Definition :15 In 1991, UNDP and the International Institute for Hydraulic and Environmental Engineering organized the symposium 'A Strategy for Water Sector Capacity Building' in Delft, The Netherlands. Delegates from developing countries, ESAs and supporting institutes defined 'capacity building' as: [1] the creation of an enabling environment with appropriate policy and legal frameworks; [2] institutional development, including community participation (of women in particular); [3] human resources development and strengthening of managerial systems. UNDP recognizes that capacity building is a long-term, continuing process, in which all stakeholders participate (ministries, local authorities, non-governmental organizations and water user groups, professional associations, academics and others). [UNDP Briefing Paper]

Definition 16:Capacity Building is much more than training and includes the following: [1] Human resource development, the process of equipping individuals with the understanding, skills and access to information, knowledge and training that enables them to perform effectively. [2] Organizational development, the elaboration of management structures, processes and procedures, not only within organizations but also the management of relationships between the different organizations and sectors (public, private and community). [3] Institutional and legal framework development, making legal and regulatory changes to enable organizations, institutions and agencies at all levels and in all sectors to enhance their capacities. ...[The Urban Capacity Building Network]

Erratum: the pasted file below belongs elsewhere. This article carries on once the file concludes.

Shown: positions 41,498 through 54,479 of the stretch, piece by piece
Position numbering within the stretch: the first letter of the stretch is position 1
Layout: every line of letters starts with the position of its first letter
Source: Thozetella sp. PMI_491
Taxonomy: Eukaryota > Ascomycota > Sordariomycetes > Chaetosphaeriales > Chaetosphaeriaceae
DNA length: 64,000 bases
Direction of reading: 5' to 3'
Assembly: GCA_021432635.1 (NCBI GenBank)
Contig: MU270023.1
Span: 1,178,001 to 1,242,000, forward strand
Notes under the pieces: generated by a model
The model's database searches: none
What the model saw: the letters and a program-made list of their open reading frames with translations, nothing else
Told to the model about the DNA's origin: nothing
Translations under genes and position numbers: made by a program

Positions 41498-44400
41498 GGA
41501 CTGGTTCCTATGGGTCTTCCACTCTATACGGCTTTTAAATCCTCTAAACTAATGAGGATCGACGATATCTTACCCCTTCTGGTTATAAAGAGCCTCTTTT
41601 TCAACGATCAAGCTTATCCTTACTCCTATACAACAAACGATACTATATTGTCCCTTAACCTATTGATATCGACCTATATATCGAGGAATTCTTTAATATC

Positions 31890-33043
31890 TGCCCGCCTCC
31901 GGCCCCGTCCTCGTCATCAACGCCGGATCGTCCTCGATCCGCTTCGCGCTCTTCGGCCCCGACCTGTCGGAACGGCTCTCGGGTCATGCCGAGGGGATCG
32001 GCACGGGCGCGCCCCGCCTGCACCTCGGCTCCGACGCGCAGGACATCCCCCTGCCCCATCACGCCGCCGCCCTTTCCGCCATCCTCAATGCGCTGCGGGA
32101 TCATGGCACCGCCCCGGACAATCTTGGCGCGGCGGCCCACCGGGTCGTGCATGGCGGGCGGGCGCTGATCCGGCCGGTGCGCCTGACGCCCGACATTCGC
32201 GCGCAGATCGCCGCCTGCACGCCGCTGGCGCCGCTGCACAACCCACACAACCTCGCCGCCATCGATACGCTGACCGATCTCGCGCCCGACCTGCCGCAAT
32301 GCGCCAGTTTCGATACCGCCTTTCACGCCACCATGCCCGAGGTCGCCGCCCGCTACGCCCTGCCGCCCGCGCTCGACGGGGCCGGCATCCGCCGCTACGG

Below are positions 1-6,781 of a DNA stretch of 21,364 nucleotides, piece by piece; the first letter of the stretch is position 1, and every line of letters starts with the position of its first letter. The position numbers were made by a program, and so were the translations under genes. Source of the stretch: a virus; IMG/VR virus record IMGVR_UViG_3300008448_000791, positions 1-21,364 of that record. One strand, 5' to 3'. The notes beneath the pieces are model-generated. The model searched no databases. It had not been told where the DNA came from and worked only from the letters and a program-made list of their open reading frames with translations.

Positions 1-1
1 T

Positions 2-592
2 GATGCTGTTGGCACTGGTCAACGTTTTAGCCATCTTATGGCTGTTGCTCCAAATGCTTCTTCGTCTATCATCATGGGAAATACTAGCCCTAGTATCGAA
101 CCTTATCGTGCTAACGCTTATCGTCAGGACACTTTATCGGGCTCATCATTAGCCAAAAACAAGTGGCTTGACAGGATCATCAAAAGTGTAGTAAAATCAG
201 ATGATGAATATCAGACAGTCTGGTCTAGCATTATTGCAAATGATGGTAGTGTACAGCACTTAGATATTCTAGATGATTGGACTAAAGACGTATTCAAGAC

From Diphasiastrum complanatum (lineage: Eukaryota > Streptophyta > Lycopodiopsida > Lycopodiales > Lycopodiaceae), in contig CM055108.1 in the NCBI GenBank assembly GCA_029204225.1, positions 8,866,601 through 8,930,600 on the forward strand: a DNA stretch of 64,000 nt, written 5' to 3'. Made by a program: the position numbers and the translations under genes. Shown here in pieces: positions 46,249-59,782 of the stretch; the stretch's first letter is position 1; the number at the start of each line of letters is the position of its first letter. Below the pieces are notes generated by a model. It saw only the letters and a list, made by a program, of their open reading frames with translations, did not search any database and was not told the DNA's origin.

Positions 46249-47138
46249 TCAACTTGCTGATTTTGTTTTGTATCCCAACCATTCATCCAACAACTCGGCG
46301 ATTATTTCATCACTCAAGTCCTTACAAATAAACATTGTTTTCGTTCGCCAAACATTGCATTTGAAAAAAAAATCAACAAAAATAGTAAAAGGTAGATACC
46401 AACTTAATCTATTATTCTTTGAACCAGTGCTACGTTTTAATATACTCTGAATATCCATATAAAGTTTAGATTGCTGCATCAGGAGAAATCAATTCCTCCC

Definition 17: In its broadest interpretation, capacity building encompasses human resource development (HRD) as an essential part of development. It is based on the concept that education and training lie at the heart of development efforts and that without HRD most development interventions will be ineffective. It focuses on a series of actions directed at helping participants in the development process to increase their knowledge, skills and understandings and to develop the attitudes needed to bring about the desired developmental change. [The Food and Agricultural Organization]

Definition 18: Another essential mechanism for capacity building is partnership development. Partnerships give a local NGO access to: knowledge and skills; innovative and proven methodologies; networking and funding opportunities; replicable models for addressing community needs and managing resources; options for organizational management and governance; and strategies for advocacy, government relations and public outreach. [Counterpart International]